One of the first things Lewis asked McCormick and Ojeda-Beck was their advice on setting intentions and managing expectations once they’ve developed their short and are ready for distribution.
Both candidly stressed that money should not be a driving factor when it comes to making a short film. “Making a short is not going to be a way to make a living for the overwhelming majority of people who are making [them],” McCormick explains.
However, they were never in it for the money. The opportunity that comes with developing and distributing your short is worth so much. “The personal value, for me, is far greater. You can’t add it up in dollars,” McCormick says.
“There are a lot of very enriching reasons to make shorts. For me, not only do I see this as an access point to travel around the world and to meet some really amazing people, I get to promote my ideas to an audience.”
Ojeda-Beck echoes McCormick’s point, recalling one of his shorts that was accepted into Sundance Film Festival several years ago. “I think I only made $4,000 that year, but it was a really meaningful experience,” he adds. “One thing that doesn’t come with these tenets of success is a really lucrative financial return.”
He continues: “But there are other things that were ultimately more important like the conversations that were happening around our films and the impact we were making as filmmakers. It was never the intention to make a profit, so it was never a let down”
It’s not just the festival experience that both the professors/directors find vital to the process. Distribution outside of festivals was also a burning question for the group and their answers varied from getting involved with local arthouses and nonprofits, to DIY screenings. The main takeaway? Community.
“Things I’ve found that I think are really important outside of festivals are to connect with local and/or regional art or film nonprofits,” says McCormick. “Oftentimes if you live in a town that has a big festival, there’s usually an organization behind it, and they might have year-round programming. Find those organizations in your town. Go to screenings and become a part of that community. That can really be an important asset for filmmakers.”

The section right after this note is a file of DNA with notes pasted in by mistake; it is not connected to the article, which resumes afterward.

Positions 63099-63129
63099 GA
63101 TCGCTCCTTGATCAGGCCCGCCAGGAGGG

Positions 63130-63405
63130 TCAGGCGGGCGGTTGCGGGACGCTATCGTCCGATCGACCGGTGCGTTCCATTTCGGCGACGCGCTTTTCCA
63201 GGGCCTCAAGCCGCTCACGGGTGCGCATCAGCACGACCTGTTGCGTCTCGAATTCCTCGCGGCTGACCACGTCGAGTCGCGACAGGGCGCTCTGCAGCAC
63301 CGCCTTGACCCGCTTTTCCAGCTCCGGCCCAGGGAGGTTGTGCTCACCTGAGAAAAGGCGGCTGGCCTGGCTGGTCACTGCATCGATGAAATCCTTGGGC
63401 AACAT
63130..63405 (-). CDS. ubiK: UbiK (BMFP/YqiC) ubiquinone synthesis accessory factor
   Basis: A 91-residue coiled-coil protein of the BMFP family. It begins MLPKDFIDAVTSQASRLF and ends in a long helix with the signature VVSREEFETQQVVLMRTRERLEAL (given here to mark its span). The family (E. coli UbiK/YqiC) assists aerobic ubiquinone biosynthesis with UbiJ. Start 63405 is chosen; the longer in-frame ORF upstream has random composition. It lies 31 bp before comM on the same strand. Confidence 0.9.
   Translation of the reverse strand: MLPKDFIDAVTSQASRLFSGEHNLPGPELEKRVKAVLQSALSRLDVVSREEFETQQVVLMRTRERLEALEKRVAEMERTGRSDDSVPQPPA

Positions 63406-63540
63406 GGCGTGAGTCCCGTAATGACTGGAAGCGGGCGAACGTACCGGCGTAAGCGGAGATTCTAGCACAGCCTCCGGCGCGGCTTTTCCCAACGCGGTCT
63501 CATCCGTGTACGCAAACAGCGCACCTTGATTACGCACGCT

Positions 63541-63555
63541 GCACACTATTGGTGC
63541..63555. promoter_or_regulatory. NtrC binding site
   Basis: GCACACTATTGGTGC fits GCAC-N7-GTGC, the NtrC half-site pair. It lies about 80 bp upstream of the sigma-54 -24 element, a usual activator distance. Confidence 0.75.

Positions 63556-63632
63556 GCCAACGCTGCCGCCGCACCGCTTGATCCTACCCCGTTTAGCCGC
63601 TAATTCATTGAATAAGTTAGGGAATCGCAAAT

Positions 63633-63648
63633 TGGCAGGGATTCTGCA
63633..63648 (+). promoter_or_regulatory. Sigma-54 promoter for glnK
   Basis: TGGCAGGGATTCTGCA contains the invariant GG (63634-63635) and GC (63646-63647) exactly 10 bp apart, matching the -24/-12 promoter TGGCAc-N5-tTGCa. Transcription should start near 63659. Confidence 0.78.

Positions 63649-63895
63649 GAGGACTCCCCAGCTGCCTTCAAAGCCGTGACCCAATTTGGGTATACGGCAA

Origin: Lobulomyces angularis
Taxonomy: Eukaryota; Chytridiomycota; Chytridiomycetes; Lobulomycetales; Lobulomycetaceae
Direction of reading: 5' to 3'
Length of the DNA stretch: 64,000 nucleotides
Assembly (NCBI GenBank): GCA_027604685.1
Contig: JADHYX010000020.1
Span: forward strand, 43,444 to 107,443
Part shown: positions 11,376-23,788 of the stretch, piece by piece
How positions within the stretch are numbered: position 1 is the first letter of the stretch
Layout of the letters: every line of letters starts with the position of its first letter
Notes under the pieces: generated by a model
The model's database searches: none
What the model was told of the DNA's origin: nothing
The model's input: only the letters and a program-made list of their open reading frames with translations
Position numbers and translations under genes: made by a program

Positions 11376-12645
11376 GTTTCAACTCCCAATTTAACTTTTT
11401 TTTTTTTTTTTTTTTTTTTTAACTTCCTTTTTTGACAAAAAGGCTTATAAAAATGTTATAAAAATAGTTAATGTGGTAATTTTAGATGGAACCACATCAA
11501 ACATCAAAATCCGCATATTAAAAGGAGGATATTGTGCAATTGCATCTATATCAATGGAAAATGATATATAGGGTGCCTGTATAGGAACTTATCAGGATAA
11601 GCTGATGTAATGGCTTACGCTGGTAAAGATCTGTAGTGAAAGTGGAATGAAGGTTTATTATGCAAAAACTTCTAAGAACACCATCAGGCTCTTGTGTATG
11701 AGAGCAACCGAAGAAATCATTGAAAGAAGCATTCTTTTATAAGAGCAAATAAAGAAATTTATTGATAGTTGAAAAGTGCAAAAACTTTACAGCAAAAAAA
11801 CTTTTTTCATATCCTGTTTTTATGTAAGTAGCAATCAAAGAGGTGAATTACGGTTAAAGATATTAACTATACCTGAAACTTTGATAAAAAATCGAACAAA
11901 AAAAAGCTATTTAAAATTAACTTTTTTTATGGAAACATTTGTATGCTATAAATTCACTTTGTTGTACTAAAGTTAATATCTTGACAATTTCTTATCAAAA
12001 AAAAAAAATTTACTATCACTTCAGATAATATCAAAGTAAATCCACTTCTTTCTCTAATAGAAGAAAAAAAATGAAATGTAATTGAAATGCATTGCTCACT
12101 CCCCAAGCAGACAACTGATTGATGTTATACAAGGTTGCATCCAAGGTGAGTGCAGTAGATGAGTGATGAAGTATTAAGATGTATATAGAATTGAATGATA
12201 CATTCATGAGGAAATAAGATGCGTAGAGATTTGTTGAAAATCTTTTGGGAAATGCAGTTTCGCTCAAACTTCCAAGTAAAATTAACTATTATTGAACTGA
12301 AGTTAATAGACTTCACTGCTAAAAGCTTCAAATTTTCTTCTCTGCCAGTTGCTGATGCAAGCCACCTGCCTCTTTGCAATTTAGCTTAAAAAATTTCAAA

Something unique that McCormick and Ojeda-Beck share is that they both have their own experiences with what they call “DIY Screenings.” Sometimes getting your project in front of people means doing simply that — partnering with a local arthouse, inviting all the producers and directors you know (as well as their guests), and hosting a premiere.
“We [myself and other filmmakers I was friends with] were usually getting rejected from festivals, but we figured, let’s find somewhere — whether it’s an independently-owned theater or just a building where we can set up a projector ourselves — and get together and show our movies.” McCormick shares.
“When you do that with a team of people, every person’s going to bring their group of friends and collaborators and the next thing you know you’ve got a packed house, a nice sized audience.”
And those regional screenings McCormick hosted with his team back in the mid-90s featured some prominent filmmakers and screenwriters who are very successful today, such as Miranda July, Vanessa Rennick, and Jon Raymond.
“You’re sort of cultivating this community of artists, and who knows where everyone’s going to end up,” he explains. “Dialing into that local and regional community of filmmakers can pay you back in so many different ways. It’s a very important thing to pursue.”
The two filmmakers/professors [McCormick and Ojeda-Beck] came full circle during the webinar as Ojeda-Beck recalled being inspired by McCormick’s early work when he would watch those same regional screenings on DVD. As Ojeda-Beck said through laughter, it was a true “fan-boy moment.”
“I was an undergrad when we started getting the DVDs. To see all this stuff that Matt and his colleagues were cooking up. It was a huge influence.”